Even flawed as it is though, Weitz’s effort is possibly still one of the most substantive fantasy films yet, which is, of course, part of why it doesn’t work quite as well as it ought to.
The concepts are complex and weightier than your average wizards and warlocks fare, what, with souls externalized in the form of daemons, parallel worlds, and cosmic particles called “Dust,” the witches and ice bears seem like the terribly antiquated part of the equation.
Thus, much of The Golden Compass is exposition at the expense of character. And though Weitz has expressed a desire for an extended cut on DVD (which would have a running time of about two and a half hours), the theatrical cut sorely lacks a warmth it so desperately needs.
It also lacks that sense of horror I mentioned at the top of this review. There are just some scenes (particularly the reveal involving poor little Gyptian boy, Billy Costa, played by Charlie Rowe) that miss the mark, that fail to convey the inherent wrongness of the situation, given the norms of Lyra’s world.
And in a slightly similar vein, there is also a distinct lack of flourish in presenting us with the on-screen wonders we see. Yes, airships and the like are commonplace to that world, but they’re new to us (and to young Lyra as well, who is the audience’s proxy, after all), and yet most everything is treated as if it’s something we see everyday, as if it were as pedestrian as an apple in a dining table centerpiece.
Our first view of Scoresby’s ride is one such missed opportunity for a stirring money shot. And the climactic battle is frankly a disappointing sight as well.

Another shortcoming that bothers me is that Weitz never truly captures the deep ramifications of a life where one’s soul has a physical form outside of one’s own body. The intricate and intimate link between character and daemon doesn’t come across in any real and vital way. All we know for sure is that daemon and person feel the same thing, so if one dies, so does the other one (in the daemon’s case, in a burst of glittery CGI fairy dust).
Save for Lyra and Mrs. Coulter, we never quite get a proper sense of other characters’ daemons; if memory serves me right, Scoresby’s daemon Hester—voiced by Kathy Bates—actually only gets one line in the film, maybe two. Which seems like a terrible waste of Kathy Bates.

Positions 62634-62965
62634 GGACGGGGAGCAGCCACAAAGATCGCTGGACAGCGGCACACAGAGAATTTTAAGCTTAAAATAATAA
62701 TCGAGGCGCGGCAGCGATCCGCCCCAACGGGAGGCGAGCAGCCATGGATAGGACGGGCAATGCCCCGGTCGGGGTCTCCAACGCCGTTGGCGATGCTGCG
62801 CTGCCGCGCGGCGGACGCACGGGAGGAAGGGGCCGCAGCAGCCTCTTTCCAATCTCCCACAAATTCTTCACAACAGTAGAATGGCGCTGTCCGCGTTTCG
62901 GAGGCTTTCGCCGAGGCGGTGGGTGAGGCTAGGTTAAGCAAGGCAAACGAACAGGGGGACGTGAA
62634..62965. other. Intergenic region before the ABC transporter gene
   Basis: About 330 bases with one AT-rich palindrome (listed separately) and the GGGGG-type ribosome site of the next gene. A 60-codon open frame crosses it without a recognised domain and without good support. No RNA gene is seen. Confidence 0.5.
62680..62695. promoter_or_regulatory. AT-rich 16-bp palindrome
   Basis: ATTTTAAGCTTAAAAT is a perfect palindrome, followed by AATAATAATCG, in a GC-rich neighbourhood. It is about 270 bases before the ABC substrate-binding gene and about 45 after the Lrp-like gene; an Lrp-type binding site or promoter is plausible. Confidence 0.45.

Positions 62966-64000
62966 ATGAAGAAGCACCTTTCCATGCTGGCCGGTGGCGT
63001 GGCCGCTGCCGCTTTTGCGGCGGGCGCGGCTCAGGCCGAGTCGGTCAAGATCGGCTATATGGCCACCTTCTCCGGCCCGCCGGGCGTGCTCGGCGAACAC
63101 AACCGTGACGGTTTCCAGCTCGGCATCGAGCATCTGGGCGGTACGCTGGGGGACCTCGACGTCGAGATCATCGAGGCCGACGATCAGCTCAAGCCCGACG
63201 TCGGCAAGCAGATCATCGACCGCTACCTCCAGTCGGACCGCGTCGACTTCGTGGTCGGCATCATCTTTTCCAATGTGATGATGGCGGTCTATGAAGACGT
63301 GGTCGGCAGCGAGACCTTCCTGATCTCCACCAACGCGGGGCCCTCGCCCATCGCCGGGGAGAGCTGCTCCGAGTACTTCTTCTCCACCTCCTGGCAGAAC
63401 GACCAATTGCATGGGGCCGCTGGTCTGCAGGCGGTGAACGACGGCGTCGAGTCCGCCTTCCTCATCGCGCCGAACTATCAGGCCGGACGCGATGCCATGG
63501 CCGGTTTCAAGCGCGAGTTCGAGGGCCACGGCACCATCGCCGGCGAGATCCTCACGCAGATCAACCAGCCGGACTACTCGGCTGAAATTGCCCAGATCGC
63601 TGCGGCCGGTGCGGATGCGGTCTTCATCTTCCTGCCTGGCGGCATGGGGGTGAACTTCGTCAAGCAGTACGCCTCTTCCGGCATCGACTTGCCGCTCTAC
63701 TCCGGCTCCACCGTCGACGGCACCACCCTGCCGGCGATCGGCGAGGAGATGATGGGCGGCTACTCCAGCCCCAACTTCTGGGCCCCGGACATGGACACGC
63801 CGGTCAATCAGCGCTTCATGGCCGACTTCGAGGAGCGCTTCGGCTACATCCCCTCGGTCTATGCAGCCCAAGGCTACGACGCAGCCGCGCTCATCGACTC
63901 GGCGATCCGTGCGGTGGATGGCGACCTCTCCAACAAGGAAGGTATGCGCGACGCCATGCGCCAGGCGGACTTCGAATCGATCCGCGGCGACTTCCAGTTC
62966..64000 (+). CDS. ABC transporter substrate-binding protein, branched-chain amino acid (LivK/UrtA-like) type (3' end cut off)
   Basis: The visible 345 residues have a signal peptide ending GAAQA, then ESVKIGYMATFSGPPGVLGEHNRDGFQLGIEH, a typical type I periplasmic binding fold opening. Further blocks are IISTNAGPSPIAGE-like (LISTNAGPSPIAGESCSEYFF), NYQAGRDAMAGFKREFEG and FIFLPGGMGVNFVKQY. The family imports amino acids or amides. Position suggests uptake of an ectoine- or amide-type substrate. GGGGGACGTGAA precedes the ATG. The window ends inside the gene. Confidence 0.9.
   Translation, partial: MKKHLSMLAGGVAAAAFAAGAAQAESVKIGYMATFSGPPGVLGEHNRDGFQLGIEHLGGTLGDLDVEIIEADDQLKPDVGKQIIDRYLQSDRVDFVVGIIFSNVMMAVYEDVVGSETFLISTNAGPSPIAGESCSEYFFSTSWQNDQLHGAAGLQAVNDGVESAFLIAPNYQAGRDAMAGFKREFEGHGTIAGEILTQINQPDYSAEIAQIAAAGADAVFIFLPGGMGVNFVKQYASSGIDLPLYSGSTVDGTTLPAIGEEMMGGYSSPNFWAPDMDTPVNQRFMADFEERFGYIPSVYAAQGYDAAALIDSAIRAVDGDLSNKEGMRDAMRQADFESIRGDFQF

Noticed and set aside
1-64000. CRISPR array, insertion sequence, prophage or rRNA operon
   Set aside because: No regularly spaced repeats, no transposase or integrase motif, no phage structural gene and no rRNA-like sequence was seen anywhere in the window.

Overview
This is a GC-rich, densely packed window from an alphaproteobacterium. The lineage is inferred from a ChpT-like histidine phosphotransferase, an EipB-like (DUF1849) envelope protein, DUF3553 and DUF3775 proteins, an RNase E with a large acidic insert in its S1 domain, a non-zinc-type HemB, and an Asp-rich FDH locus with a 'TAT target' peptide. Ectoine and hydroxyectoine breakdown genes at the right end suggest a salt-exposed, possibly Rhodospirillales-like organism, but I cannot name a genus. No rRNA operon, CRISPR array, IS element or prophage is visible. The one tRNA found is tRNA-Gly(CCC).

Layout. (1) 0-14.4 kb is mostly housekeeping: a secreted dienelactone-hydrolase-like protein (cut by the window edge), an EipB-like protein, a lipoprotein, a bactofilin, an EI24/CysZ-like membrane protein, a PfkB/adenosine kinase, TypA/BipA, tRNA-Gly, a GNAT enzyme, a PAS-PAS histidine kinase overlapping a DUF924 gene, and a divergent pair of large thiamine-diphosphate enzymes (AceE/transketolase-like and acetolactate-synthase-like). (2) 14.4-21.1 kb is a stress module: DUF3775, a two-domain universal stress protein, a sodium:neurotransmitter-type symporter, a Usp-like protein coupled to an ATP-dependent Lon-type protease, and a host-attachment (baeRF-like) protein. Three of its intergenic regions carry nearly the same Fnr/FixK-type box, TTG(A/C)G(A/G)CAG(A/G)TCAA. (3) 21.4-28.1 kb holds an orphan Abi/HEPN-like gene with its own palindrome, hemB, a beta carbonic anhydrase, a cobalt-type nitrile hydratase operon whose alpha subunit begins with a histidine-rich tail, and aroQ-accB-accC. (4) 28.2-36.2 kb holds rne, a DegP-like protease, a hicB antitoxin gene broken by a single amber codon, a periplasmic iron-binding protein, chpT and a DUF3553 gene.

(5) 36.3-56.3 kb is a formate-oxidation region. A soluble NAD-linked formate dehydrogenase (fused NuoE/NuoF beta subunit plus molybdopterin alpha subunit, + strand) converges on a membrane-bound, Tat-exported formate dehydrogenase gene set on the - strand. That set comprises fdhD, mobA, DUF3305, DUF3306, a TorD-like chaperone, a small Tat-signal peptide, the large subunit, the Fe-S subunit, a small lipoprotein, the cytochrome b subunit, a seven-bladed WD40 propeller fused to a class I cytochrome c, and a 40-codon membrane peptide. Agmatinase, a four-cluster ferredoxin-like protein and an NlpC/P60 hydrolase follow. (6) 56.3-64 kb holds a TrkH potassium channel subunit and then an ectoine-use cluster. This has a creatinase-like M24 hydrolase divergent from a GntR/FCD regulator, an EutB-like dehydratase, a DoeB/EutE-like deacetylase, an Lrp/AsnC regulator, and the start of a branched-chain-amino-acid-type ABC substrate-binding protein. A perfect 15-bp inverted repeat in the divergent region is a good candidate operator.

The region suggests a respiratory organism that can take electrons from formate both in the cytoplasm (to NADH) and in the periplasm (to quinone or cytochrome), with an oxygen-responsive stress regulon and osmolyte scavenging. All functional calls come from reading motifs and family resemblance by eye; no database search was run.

It’s also a terrible waste of the whole concept, when a person’s soul is reduced to a mere bunch of morphing pixels…

Clearly New Line’s shot at kick starting another fantasy franchise, by January 27, 2008, The Golden Compass had grossed a disappointing US total of just over $68 million. Its foreign box office though was a surprising $256 million, fully 78.8% of the film’s total cumulative box office of $325 million.
And though $325 million is a lot, so was that $180 million budget. Which puts a question mark over how New Line will approach the intended sequel, The Subtle Knife. Hossein Amini (who wrote the screenplays for Shekhar Kapur’s The Four Feathers and Iain Softley’s The Wings of the Dove) had already been tasked to adapt the novel even before Compass hit cinemas, but given that it didn’t perform as well as the studio had hoped, there’s a sense of hesitancy on New Line’s part now.
In light of the recent kiss-and-make up with Peter Jackson, giving a green light for two new Tolkien films (The Hobbit and a bridging film between The Hobbit and the Lord of the Rings trilogy), New Line may feel even less charitable towards producing the second and third installments of His Dark Materials. Or at the very least be reluctant to throw as much money at it as they did at Compass.
Tolkien, after all, is already an established brand name for the studio, certainly a more reliable cash cow than Pullman (and without all that religious controversy hoo-hah on its coattails).

Still, I do hope New Line pushes through with completing the trilogy, giving them two more opportunities to get the material right. If they could only make more of an effort to get to the emotions and themes that inform the narrative, instead of the surface events that comprise the narrative, they would go a long way to justifying—and ultimately humanizing—all that expensive CGI so proudly on display.
That’s what His Dark Materials needs: more of its daemon back.

Parting shot: Third Dodgiest Cinematic ‘Do for 2007 (after Javier Bardem in No Country For Old Men and Sacha Baron Cohen in Sweeney Todd: The Demon Barber of Fleet Street, both of which have reviews in the Archive): Simon McBurney, whose Magisterium meany Fra Pavel has a mop that looks like the hideous collision between a Trump comb-over and a Third Reich ‘cut.
See, kids? Bad guy = bad hair.
Thus endeth the lesson.

(The Golden Compass OS and images courtesy of

No comments: